The night began with Slides, a four-piece of two guitars, vocals, bass and drums and without an introduction they got straight to it. The first song had a strong start; the drums and guitars worked tightly together and the vocalists sang smoothly over the top, it then built in energy and volume. To be honest this formula was one that ran throughout their set. Not that there’s anything wrong with that, it works and showcases their talents as a band, it just tended to get a bit repetitive. The stand out song for me was called Cloak and Dagger, which was slightly gentler and you could hear the complexities and details more clearly. In terms of influences, you could hear echoes of The Police and Blur here and there. Slides have found what works for them and are doing well at the sound they’re making, I think for me just a bit of variety would have tickled my fancy.
Next to play were a band with a name that had to be repeated to me about three times for me to finally get it; Plantagenet 3. Two girls – one on drums and one on bass and a guy on the guitar began to play. Their music, sans vocals, is slick and atmospheric. The first song, based on a famous surf song, had a very Pulp Fiction feel to it mixed with the drummer going on and off the beat. The second song was ‘about things that go bump in the night’. Again, loaded with atmosphere and charged energy (and this time with an eerie undercurrent) the slidy guitar and bass worked brilliantly with the drums. My friend said it sounded a bit like a Twin Peaks and Nirvana hybrid and I reckon he had a point! This music definitely has a cinematic quality to it.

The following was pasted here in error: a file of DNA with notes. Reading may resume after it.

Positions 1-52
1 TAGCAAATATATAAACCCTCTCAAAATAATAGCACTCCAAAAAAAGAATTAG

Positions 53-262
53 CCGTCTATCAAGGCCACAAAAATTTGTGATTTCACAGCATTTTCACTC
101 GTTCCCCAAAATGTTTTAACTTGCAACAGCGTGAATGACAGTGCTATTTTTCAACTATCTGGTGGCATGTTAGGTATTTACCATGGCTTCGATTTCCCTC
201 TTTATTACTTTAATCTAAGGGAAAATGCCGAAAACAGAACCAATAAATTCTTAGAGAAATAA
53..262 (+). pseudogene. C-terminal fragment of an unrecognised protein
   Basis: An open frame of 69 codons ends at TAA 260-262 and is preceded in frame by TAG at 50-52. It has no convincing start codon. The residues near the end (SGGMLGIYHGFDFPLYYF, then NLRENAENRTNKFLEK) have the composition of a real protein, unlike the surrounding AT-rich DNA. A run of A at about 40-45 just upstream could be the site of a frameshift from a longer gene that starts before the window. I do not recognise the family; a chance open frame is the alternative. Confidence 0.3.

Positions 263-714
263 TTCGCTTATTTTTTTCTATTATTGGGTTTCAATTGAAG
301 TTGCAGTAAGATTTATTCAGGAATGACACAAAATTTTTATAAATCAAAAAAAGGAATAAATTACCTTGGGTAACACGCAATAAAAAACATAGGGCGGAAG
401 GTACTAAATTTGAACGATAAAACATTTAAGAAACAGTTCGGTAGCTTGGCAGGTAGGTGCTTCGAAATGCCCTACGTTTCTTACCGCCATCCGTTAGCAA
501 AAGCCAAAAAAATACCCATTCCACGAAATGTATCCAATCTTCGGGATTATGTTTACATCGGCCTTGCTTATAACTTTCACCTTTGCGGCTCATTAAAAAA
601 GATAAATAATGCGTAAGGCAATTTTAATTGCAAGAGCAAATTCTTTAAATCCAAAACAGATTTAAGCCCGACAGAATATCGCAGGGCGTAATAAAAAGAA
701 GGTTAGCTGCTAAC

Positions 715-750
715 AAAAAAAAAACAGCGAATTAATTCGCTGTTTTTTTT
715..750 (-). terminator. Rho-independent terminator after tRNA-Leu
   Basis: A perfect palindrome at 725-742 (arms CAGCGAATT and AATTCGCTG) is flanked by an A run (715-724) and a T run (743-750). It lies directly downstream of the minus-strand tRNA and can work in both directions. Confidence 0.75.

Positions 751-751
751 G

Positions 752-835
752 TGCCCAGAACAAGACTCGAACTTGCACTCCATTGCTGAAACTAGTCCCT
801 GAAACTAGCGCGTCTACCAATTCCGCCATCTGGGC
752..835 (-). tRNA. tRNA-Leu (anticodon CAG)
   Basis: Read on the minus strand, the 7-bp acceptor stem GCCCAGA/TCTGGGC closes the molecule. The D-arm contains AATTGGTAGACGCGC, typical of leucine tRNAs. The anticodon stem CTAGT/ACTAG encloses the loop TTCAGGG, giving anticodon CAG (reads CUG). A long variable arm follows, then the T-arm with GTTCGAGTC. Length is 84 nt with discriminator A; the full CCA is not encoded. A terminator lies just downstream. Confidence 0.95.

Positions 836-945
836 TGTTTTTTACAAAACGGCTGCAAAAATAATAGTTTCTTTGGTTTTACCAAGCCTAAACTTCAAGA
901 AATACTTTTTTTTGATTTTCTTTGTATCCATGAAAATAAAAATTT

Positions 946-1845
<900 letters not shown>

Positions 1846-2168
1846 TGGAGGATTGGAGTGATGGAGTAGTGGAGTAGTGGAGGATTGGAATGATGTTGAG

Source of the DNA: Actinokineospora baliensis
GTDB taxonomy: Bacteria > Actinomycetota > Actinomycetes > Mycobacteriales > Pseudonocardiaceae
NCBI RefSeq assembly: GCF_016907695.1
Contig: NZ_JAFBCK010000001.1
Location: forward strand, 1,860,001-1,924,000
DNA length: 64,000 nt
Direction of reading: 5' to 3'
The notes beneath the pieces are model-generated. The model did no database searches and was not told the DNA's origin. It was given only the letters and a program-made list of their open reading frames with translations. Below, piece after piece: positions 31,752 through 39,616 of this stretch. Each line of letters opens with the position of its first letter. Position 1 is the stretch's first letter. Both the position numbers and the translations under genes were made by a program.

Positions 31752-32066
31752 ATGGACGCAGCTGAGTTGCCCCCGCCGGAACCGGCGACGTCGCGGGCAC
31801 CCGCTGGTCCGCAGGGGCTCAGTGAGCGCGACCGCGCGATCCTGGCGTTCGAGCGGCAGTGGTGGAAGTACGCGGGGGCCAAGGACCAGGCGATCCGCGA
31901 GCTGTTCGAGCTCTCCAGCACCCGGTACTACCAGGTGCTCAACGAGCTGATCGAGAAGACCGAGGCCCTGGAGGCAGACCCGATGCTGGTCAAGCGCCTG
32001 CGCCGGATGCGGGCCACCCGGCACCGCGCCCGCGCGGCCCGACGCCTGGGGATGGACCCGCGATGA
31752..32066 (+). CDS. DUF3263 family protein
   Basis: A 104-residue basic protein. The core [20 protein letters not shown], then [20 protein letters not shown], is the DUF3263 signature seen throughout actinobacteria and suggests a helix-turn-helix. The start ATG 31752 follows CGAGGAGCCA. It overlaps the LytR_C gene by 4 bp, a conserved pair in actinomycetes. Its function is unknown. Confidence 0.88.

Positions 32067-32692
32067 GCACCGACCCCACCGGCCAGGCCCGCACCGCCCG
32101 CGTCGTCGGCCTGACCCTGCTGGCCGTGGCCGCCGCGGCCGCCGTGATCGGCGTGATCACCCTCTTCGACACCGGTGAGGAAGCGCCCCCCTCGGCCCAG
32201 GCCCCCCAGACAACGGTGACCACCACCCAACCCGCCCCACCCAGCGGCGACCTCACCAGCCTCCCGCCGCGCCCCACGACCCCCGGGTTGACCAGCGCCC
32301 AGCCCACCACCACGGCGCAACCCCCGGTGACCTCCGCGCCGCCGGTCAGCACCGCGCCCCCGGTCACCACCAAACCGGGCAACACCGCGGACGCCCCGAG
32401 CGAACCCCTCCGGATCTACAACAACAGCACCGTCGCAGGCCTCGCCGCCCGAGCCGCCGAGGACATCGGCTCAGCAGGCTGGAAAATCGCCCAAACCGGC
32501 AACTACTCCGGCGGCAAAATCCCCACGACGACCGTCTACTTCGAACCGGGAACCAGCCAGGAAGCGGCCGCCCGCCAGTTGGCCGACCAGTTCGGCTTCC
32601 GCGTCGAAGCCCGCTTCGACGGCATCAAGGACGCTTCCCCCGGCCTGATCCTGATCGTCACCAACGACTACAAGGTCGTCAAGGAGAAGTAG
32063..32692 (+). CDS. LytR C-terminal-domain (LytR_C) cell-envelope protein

What’s clear is that the guy in the group is not only passionate about the music, but also about the inspiration for the music. For example, in introducing the song called Mechanical Turk he explained that it was named after an obscure Victorian contraption. In fact each song had a very detailed intro about what it was about. They ended on ‘Theme from an Imaginary Western’ (with a historically accurate intro of course!) It had currents of Kill Bill running through it and I reckon each audience member was imagining various western scenes to the impressive soundtrack. Focused and relaxed Plantagenet 3 is making slick music with a difference. Great to see live.
Next were the Brixton headliners, Silvers, raring to go to promote their new EP. With an impressive selection of instruments (two guitars, drums, trombone, bass, keyboard and a Mac) the four took to the stage and started with a song called Reactor. With a moody beginning you’re drawn in and as the vocals built in energy, so did the energy and pace of the song in general. Playing their instruments skillfully and with confidence, this punchy song got the set off to a good start.
After a brief introduction they played Blooded, which had a good melody and layered vocals. Alistair’s voice has shadows of Muse’s Matt Bellamy about it, which defines the band’s sound very much. They then played The Shore (also off their EP), which has a strong start and an upbeat melody, with a good dose of the trombone added too. Carried Away was a song that particularly stuck out for me. Alistair’s voice, rather than remain within the key he sticks with in the other songs, hit some impressive high notes, which highlighted the contrast between the lower notes he can also reach. His voice is unique and I think more songs with this huge range would mix things up a bit. This was my favourite song.
All in all Silver’s set was gutsy and positive. They are focused, energetic and judging by the size of the crowd, have an ever-growing fan base. What will be the clincher on whether you connect with their music however, is whether you like the sound of the vocalist. His voice has such a specific sound that it will either be music to your ears, or it won’t be your cup of tea. (But I guess that’s what music is all about isn’t it?)
You can buy this promising debut from http://silversmusic.com/music/